On the most hallowed day of 5 July 1946, the bikini was modeled for the first time at a popular Parisian swimming pool, the Piscine Molitor (honoring a Napoleonic Marshal of France). The bikini itself was named after the recent nuclear testing in the Bikini Atoll in the South Pacific. It was designed by Louis Reard, a French automobile and mechanical engineer who also ran his mother’s lingerie shop. Reard couldn’t find a fashion model to debut the risqué swimwear, so he hired Micheline Bernardini, a nude dancer from the nearby Casino de Paris. Although two piece swimsuits appeared before, Reard’s design was the first to expose the hips and navel. While modeling the bikini, Bernardini held the tiny box the bikini was sold in. When asked what separated his design from others, Reard said, “a true bikini will fit through a wedding ring” (both literally and metaphorically).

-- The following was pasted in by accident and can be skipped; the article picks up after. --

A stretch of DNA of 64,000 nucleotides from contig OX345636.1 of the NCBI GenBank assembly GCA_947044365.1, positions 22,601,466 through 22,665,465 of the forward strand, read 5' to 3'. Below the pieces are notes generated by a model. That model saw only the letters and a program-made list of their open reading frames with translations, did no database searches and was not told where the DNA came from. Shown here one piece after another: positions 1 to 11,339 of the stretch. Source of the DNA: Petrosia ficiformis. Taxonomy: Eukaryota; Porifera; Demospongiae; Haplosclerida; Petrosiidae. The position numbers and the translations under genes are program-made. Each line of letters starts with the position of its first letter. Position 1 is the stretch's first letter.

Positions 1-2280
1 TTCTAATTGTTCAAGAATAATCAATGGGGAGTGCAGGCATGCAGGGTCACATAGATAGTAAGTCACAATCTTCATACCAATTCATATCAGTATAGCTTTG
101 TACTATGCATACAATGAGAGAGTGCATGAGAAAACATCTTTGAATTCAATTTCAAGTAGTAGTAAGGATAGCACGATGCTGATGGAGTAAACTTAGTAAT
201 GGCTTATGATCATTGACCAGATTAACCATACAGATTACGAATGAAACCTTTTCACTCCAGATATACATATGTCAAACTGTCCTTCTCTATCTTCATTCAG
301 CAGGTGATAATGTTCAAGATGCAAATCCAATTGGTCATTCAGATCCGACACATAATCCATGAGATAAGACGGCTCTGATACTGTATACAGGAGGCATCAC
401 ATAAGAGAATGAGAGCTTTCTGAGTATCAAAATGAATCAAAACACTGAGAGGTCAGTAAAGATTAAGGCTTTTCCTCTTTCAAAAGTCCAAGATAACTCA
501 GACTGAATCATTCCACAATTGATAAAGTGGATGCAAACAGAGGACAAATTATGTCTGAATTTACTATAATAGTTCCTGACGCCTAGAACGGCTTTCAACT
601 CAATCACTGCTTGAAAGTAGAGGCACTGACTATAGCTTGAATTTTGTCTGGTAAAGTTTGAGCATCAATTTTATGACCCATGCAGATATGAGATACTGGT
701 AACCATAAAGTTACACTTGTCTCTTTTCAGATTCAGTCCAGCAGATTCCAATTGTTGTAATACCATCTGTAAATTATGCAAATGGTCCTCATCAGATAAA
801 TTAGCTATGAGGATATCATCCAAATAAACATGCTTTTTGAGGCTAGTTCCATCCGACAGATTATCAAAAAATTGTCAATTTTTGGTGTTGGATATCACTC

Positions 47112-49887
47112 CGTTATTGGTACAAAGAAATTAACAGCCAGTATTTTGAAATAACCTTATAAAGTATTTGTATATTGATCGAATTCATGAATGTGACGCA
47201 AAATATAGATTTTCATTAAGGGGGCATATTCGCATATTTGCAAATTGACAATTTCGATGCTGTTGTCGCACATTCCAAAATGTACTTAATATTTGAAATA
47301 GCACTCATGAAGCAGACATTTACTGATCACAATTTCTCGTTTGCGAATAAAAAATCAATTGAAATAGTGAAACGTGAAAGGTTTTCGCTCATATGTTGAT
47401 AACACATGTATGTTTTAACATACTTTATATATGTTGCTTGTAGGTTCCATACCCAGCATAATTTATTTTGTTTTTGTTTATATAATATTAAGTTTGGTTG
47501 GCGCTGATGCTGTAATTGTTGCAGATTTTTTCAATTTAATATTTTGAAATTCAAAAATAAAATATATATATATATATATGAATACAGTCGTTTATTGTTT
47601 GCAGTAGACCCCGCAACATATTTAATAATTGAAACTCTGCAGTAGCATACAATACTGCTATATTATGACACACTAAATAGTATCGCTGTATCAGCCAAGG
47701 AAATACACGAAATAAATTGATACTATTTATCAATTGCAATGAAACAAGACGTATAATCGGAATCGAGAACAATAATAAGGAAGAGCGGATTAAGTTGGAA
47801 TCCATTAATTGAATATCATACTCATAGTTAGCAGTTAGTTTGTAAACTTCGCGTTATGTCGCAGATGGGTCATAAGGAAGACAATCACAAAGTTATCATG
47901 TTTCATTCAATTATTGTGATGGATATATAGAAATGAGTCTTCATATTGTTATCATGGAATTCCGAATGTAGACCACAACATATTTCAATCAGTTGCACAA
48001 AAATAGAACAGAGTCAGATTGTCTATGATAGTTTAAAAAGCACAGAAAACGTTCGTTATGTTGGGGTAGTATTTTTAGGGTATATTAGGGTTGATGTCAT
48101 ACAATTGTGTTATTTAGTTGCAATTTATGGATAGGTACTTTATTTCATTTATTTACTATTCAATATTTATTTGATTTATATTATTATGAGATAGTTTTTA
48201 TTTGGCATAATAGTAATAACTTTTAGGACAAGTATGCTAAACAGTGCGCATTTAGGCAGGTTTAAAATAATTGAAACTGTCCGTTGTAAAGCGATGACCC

Reard’s bikini was popular in the fashion circles, but the mainstream public didn’t really catch on until a divinely inspired and epic triumvirate of events occurred in the early 1960s. First, singer Billy Hyland’s “Itsy Bitsy Teenie Weenie Yellow Polka Dot Bikini” hit #1 on 8 August 1960, which set the stage from provocative to fun. Next, Frankie Avalon and everyone’s favorite mousketeer, Annette Funicello, got all growed up and starred in the hit movie, Beach Party: an instant hit with the kids. And finally, Raquel Welch appeared in the movie One Million Years BC in 1966 in the original furkini, and every straight male under 30 in America had a poster of her up on their bedroom wall. Like beer (ever notice most great things in life start “b”, just sayin’) the bikini is proof that Baby Jesus loves us and wants us to be happy.
God Bless America! (and France I guess… and Italy, whatever…)